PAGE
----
Now. Given a project to manage and an iron determination to drive it to ruination, there are many paths one may take. You could say sod the coding, stuff the budget in a holdall, and whisk the team off on a three month all-inclusive slap-up spree in Great Yarmouth. All the candy-floss, crazy golf and stock-car racing that money can buy. But that would be to miss the point on several levels. First, you can’t just throw the game. That’s cheating. A proper IT shambles has to contain a genuine albeit woefully misconceived desire to produce a useful computer system at its end, and should appear to the casual observer to be attempting to do exactly that. Second, it has to leave a legacy behind it: ideally a completely useless computer system along with widespread collateral damage. Thirdly, emotionally, it should consist of headaches, misery, and suffering, and leave a trail of scarred and damaged lives in its wake. So the Yarmouth trip falls short on all three counts – you’ve not tried, you’ve wasted only the cash and time you were given at the start, and you’ve had a good laugh. Well, probably, weather depending.
So – which way to crash and burn. Your plain vanilla option is massively optimistic planning. Take a two or three year programme and convince yourself you’ll bring it in within six months, easy. Then flog your team to do three-quarters of what was intended in a year. Everyone will hate you. The team will hate you for the long hours, continual pressure and endless corners cut. The users will hate you as they won’t get everything they expected. They’ll hate you even more when what they do get is buggy as testing and fixing got squeezed in the rush. And the top bosses will hate you for being late. Against an end date that was never remotely achievable in the first place. No-one, but no-one, will say thank you.
Impossible schedules are more or less industry standard. Rank incompetence is not universal but is widespread and is the second favourite option. Clearly widespread incompetence is a great boon if you are trying to fashion a balls-up but it cannot be taken for granted. There are established techniques both for finding and nurturing ineptitude, and for targeting and magnifying its effects for maximum drag on software development. We will study these in depth in future posts, but put shortly, if you can fill your team with a couple of handfuls of real eejits, then you’re odds-on to drive off the cliff.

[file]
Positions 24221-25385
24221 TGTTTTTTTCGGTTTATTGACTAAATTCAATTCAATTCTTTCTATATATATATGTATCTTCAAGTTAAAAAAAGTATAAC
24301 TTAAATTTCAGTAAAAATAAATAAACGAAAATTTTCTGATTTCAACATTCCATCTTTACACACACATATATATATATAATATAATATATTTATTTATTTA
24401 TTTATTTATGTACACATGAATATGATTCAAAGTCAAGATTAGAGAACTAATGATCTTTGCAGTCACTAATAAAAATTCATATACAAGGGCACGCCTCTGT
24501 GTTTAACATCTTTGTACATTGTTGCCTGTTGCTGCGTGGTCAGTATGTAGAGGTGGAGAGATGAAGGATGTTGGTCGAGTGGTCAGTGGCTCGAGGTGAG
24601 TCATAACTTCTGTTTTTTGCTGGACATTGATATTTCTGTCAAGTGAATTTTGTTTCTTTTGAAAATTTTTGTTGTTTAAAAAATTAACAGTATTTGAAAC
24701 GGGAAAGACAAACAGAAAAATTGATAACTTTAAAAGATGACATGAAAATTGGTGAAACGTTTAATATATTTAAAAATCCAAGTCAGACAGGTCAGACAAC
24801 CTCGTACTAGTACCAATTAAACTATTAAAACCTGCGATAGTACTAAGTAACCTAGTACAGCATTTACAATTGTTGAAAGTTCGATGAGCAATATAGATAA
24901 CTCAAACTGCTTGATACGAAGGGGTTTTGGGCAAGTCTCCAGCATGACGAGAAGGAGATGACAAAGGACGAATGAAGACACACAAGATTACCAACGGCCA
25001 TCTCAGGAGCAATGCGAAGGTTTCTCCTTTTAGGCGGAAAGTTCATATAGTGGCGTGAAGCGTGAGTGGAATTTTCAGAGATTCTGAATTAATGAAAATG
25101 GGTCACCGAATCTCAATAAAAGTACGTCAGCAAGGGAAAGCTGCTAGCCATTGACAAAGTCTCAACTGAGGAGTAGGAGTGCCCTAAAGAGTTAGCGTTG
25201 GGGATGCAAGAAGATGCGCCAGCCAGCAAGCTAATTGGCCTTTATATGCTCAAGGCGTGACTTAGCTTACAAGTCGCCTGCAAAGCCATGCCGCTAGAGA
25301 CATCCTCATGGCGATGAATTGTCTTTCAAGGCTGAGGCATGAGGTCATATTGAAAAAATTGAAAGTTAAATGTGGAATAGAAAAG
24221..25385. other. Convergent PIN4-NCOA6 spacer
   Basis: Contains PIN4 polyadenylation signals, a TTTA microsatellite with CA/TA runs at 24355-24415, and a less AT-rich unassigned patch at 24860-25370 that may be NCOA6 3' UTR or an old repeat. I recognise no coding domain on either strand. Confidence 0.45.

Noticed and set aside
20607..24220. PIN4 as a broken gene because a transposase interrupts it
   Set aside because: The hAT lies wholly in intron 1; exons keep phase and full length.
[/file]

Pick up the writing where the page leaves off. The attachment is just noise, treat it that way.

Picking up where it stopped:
Rubbish planning and hopeless idiocy during execution are all fine and dandy, and will be oft-wielded lump hammers in the toolkit of any shambolic project manager. However, as one becomes a connoisseur of software disaster, they start to seem obvious, pedestrian and uncouth. At that point one finds oneself yearning for commissions that are guaranteed to disappoint even if perfectly organised and executed. These are the pointless projects. The most ambitious of these will deliver something new which nobody wants and can be categorised colloquially as “Shit Sandwiches”. It might arrive on time, it might match the specification exactly, but in the final analysis it’s still a sandwich. With shit in it. And nobody wants to tuck in. NHS Connecting for Health (see post passim and here) is possibly the whiffiest such, but there are many others and they are often government brainwaves. Another recent taxpayer-funded stinker was the National Identity Cards scheme, conceived in 2002 and abandoned after vast expenditure in 2011. Maybe £5bn was spent, or maybe £20bn, nobody is quite sure. Not all of the billions were spent on IT, but stacks were, and produced absolutely nothing of value. An actual shit sandwich could at least have been composted.